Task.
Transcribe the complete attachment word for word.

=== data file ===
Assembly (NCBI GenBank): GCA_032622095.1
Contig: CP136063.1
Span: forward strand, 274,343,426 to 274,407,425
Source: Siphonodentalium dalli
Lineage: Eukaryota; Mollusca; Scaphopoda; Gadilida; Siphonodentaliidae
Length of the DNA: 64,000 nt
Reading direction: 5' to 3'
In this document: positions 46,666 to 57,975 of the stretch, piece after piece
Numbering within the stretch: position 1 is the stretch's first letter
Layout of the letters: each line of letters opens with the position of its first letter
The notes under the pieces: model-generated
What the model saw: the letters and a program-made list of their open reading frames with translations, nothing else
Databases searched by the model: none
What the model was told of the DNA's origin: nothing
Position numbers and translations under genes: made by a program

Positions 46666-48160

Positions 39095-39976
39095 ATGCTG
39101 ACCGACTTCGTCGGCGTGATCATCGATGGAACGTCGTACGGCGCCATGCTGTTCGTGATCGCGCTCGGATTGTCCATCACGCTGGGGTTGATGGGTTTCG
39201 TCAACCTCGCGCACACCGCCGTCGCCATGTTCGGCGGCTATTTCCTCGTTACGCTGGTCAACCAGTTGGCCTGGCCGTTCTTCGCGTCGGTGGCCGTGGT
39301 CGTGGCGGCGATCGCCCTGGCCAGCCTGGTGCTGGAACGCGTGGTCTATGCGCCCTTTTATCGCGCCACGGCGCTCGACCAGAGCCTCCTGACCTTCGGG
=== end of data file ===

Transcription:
Assembly (NCBI GenBank): GCA_032622095.1
Contig: CP136063.1
Span: forward strand, 274,343,426 to 274,407,425
Source: Siphonodentalium dalli
Lineage: Eukaryota; Mollusca; Scaphopoda; Gadilida; Siphonodentaliidae
Length of the DNA: 64,000 nt
Reading direction: 5' to 3'
In this document: positions 46,666 to 57,975 of the stretch, piece after piece
Numbering within the stretch: position 1 is the stretch's first letter
Layout of the letters: each line of letters opens with the position of its first letter
The notes under the pieces: model-generated
What the model saw: the letters and a program-made list of their open reading frames with translations, nothing else
Databases searched by the model: none
What the model was told of the DNA's origin: nothing
Position numbers and translations under genes: made by a program

Positions 46666-48160

Positions 39095-39976
39095 ATGCTG
39101 ACCGACTTCGTCGGCGTGATCATCGATGGAACGTCGTACGGCGCCATGCTGTTCGTGATCGCGCTCGGATTGTCCATCACGCTGGGGTTGATGGGTTTCG
39201 TCAACCTCGCGCACACCGCCGTCGCCATGTTCGGCGGCTATTTCCTCGTTACGCTGGTCAACCAGTTGGCCTGGCCGTTCTTCGCGTCGGTGGCCGTGGT
39301 CGTGGCGGCGATCGCCCTGGCCAGCCTGGTGCTGGAACGCGTGGTCTATGCGCCCTTTTATCGCGCCACGGCGCTCGACCAGAGCCTCCTGACCTTCGGG